Billy Blanks is still around, and you can still find people doing Tae Bo. But it’s nowhere near as prevalent as it once was. That’s the thing about fitness trends: They constantly ebb and flow, often by design. Fitness is not inherently a consumer endeavor, but we tend to approach it as one. The health and wellness industry is more than happy to oblige.
“Fitness is experienced in this country mostly as a consumer product, so the rules of the markets apply to exercise almost more than the rules of science or health,” said Natalia Mehlman Petrzela, a fitness historian, professor at the New School, and author of the upcoming book Fit Nation. “There is this constant cycle of exercise trends mostly because there’s the need to keep creating new products and flashy experiences for people to spend money on.”
There’s always something that’s in vogue (like Peloton six months ago, and SoulCycle a little before that, and CrossFit a little before that), and there’s always something that’s going to replace it, just like in fashion, said Rina Raphael, a health and wellness writer and author of the upcoming book The Gospel of Wellness. “There’s no money in telling people to go for a walk, right?”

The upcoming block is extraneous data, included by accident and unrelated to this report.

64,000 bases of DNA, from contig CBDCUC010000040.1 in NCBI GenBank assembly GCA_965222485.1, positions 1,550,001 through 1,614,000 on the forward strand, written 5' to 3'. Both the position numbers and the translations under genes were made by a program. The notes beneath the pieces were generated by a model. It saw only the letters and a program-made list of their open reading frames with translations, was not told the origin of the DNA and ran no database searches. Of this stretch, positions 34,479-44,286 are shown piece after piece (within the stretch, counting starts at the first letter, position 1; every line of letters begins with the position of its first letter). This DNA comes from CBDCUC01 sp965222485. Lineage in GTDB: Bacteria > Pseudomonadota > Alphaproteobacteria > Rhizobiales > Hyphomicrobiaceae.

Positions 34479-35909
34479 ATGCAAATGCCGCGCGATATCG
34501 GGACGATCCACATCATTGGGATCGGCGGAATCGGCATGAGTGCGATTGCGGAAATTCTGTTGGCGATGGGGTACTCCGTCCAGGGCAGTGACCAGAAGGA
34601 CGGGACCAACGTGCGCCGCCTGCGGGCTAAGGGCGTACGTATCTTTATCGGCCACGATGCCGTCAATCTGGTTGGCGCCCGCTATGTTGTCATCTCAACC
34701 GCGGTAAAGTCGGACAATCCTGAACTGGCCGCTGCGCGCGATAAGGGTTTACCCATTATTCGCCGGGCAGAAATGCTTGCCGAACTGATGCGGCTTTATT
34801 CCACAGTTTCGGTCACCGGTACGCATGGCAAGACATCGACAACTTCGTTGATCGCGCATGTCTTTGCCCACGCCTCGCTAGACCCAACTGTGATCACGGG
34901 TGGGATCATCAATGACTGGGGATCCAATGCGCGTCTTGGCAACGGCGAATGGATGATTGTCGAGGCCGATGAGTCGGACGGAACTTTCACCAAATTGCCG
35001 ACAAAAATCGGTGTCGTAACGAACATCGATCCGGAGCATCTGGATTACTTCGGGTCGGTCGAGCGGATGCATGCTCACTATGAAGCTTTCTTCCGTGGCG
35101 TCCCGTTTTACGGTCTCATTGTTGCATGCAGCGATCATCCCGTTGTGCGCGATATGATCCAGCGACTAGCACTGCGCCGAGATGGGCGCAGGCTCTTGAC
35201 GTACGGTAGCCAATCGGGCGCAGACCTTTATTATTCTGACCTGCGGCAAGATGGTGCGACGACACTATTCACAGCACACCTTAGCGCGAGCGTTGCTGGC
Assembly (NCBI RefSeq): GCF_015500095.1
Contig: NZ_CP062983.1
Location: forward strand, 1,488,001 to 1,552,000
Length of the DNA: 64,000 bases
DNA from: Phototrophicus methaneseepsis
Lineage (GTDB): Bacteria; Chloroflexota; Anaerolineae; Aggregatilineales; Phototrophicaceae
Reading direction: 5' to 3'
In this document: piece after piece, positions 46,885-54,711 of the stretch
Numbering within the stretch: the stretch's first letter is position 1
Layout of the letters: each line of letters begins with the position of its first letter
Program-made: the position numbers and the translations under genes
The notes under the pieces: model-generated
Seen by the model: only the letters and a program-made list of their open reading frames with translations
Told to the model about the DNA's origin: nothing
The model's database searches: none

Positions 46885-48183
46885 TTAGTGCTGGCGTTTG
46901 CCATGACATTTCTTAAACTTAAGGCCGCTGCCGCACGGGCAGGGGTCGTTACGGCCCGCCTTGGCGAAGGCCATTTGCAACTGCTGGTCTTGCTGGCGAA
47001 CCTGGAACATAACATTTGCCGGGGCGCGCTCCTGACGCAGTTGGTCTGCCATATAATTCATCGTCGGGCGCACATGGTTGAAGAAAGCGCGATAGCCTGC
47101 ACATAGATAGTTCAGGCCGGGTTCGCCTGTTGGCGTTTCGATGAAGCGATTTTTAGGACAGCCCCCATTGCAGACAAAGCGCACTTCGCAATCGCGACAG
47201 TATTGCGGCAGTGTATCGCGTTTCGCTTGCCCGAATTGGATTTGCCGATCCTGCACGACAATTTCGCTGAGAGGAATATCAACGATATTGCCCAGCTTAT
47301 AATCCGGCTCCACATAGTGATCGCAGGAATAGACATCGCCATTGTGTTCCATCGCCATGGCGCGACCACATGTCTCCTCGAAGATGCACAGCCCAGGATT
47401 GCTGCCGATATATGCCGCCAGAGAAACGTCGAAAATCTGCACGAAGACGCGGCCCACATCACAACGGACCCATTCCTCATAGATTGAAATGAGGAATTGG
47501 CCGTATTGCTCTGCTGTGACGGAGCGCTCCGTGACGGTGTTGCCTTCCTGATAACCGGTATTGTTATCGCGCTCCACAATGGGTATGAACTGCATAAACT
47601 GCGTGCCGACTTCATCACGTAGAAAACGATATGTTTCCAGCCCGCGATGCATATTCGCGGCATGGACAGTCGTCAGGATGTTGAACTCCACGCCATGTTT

There are shifts in fitness governed by breakthroughs in exercise science, but those shifts are generally slow, Mehlman Petrzela explained. In the late 1960s and early 1970s, cardio and aerobics were embraced as a type of exercise that everyone could do. Then in the 1990s, there was a shift to strength as good for general health, and away from worrying that strength training would make you “muscle bound.” In the last 20 years, there’s been more research on mindfulness and meditation. “You see a lot of exercise programs incorporating that broader wellness perspective,” she said.